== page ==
Repeatedly, Mr Johnson, the government House leader, has used this stratagem, and the overall result of this approach is that the bill has now completed committee hearings and clause-by-clause, it is ready to come back for third reading, but it isn't law yet, and it isn't law because this government and the government House leader don't care about road safety. They see it simply as a way of trying to put pressure on the opposition parties to pass other pieces of legislation which they think are more important. One of those, it appears, are these rule changes. I think it's appalling. I'm tempted to talk about some personal experiences I've had, but I won't. But I think road safety is the most important thing we could be dealing with today, on June 26, and this government doesn't think it's important enough.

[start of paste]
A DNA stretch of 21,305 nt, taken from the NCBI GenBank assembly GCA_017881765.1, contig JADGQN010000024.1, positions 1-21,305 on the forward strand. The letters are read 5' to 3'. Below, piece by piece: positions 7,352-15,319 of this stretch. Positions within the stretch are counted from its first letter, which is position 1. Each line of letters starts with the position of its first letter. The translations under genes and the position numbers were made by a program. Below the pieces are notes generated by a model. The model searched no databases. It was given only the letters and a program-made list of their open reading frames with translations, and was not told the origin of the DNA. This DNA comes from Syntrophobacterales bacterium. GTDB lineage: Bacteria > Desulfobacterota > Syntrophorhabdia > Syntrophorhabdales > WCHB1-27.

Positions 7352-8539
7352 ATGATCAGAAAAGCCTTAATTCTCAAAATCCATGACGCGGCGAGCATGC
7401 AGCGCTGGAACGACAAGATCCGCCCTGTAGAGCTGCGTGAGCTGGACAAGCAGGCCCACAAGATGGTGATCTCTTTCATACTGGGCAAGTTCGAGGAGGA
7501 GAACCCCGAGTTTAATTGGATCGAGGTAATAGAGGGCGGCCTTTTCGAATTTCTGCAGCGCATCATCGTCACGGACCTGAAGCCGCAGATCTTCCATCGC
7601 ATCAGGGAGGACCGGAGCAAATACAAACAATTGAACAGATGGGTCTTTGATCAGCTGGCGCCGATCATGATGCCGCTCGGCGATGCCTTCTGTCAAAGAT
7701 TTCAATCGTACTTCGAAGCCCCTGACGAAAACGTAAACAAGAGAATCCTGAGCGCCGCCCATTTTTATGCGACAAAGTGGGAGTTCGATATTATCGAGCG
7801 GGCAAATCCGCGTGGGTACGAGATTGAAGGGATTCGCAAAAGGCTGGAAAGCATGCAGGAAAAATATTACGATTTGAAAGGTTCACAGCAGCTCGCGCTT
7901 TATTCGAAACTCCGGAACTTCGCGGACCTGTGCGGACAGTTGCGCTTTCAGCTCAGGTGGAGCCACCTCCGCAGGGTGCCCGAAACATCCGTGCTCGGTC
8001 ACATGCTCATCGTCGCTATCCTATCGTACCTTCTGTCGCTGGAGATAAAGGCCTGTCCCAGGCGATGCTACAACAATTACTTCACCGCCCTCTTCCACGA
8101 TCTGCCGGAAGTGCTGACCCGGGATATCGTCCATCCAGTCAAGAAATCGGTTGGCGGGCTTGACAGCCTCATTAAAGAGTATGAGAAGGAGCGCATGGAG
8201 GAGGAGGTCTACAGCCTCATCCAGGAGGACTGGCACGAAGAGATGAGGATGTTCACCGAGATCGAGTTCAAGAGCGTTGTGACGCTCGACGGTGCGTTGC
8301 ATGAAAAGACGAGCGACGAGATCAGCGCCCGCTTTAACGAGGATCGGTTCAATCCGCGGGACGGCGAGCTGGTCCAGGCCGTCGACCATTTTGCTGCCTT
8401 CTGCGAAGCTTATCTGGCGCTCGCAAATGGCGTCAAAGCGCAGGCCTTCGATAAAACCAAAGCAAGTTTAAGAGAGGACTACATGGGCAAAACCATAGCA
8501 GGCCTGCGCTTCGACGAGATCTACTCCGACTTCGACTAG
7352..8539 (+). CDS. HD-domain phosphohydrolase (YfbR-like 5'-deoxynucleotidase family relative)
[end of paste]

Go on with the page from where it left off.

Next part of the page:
I'd like to explain a couple of things. Because this government was asleep at the switch the other night, the opposition was able to move a strategy in this House which messed up the government's agenda for this week. We didn't do anything that was against the rules; as a matter of fact, we used the rules. This government still doesn't seem to be aware of the rules they're trying to change. It seems to me that any government that wants to change the rules should first understand what the rules are, but they didn't.